HOTR: Collins Aerospace sustainability

Feb. 22, 2022, © Leeham News: The headlines and debate over ecoAviation focus on the airframe and engine manufacturers, for good reason. But the aerospace supply chain is mindful of its ESG (Environmental, Social, and Governance) issues as well.

Pratt & Whitney makes the engines that emit emissions and burn fuel. It works to reduce fuel burn and emissions. PW also is exploring electric, hybrid and hydrogen alternatives. Sister company Collins Aerospace works to find solutions to reduce emissions in other areas.

“We play a big role in sustainability,” says LeAnn Ridgeway, Vice President, Sustainability. Collins purchased FlightAware, which is perhaps best know for flight tracking in competition with FlightRadar24. But FlightAware provides route planning and ADS-B services, among others.

Saving a minute or two

Interviewed on the sidelines of the Pacific Northwest Aerospace Alliance (PNAA) conference Feb. 8, Collins provides programs to airlines aimed at improving on-time operations at airports.

Being able to predict on-time arrivals, shaving even a minute or two per flight, adds up to millions of dollars in savings over a year, Ridgeway said. En route planning with ARINC Direct, another Collins company, aims to allow for more direct air routing. This saves time, money, fuel and reduces emissions.

Collins units make components that go into engines, allowing the use of Sustainable Aviation Fuel (SAF). The companies support PW in its research for other alternative power sources, like electric, hybrid, and hydrogen.

All these alternatives require industrial and government support. Tim Clark, the president of Emirates Airline, said trillions of dollars of investment and tax breaks by governments and private industry are required to meet 2050 net carbon-neutral goals and SAF use. There is skepticism about whether 2050 and intermediate milestones can be met.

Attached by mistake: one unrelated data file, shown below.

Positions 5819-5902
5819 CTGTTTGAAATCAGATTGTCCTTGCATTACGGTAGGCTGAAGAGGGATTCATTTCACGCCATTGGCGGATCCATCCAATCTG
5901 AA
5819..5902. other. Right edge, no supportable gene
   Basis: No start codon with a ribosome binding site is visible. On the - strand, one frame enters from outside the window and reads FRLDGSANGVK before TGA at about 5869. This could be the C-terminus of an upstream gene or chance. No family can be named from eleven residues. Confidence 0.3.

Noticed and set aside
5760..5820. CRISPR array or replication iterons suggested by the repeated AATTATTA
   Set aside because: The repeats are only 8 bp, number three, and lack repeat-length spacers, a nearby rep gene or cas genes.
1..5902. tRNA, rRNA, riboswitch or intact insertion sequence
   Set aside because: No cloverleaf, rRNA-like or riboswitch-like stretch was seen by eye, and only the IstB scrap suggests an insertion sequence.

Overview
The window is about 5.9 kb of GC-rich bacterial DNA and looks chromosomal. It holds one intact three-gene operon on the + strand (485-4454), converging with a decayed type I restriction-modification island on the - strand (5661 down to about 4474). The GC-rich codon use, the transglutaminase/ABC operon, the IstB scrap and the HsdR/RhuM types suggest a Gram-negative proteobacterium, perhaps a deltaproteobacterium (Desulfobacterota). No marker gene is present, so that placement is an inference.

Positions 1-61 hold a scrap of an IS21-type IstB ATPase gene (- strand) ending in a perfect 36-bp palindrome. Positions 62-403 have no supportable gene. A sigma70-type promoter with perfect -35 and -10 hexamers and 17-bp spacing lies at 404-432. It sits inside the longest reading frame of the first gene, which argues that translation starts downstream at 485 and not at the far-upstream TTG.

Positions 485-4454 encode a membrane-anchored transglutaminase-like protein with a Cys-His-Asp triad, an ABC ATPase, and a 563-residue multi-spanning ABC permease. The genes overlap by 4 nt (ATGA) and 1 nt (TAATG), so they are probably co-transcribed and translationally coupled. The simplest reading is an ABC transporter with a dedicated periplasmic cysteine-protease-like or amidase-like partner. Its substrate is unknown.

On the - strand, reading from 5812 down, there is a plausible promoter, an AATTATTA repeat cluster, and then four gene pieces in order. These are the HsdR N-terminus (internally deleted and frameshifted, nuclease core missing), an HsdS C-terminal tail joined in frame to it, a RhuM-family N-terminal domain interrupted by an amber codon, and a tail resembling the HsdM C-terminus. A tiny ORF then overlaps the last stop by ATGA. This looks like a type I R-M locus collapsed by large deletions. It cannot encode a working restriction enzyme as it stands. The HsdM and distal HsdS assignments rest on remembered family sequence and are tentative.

Ridgeway is optimistic.

“Once you see momentum going, and the stars are lining up, things will happen more quickly.

Complex problems

“Aerospace is one of the hardest to abate industrial sectors,” Ridgeway said. “Solving this problem will require collaboration and it’s going to require contributions from all the stakeholders.”

4 Comments on “HOTR: Collins Aerospace sustainability

  1. Leeham provides some great insight into this industry. And, this is an industry that has enormous fossil-fuel impacts on the atmosphere.

    A website such as FlightAware is also helpful, and a very handy way to track flighs and study the aviation system. But, can someone offer deeper insight to explain: how is it that tracking websites (and their data) can be used by airlines to improve efficiencies? I mean, the routes are allowed (and even defined) by ATC, and it is not as though a U.S. airline flight planner can go to FAA and say, ‘hey, we’d like this route because we see on FlightAware it shaves off 3-miles for that city-pair’. The airlines have ALWAYS been focused on shaving off miles, and using technologies to better model winds and direct routing, with GPS and and predecessors (RNAV, inertial Nav, etc.). So, is there really something new and promising, efficiency-wise, to be gained by applying website tracker data, or is that just hype ?

  2. JL:

    They do but then there are some oddities such as the huh hah about the RISE that does nott even exist and the headlines of Prat behind the game.

    PW has the GTF, they have done engineer designs for a wide body, they have designs for existing and they are not 13 years away.

    As an engineer I only see a smoke and mirrors thing with the RISE, using government money to advance (pun intended) themselves out of the box CFM put itself into.

    What CFM gets out of it is an advanced core and gears (can you say GTF?, sure you can)

    Others of vastly higher stature than myself have weighed in on that.

    And that does not even answer the question of someone (who?) offering an air-frame that is a one off engine setup?

  3. What no one wants to mention out loud is that the airline industry is going to have to shrink if it is even going to come close to net zero. That is reality, every thing else is “smoke and mirrors”.

    • That is what I refer to as the path forward.

      If you can implement it, the costs are huge.

      Also, what are the ways you get it implemented?

      Or what does Airbus do if its mandated in the EU but not elsewhere?

      No one has addressed that. It like the 3 monkeys.

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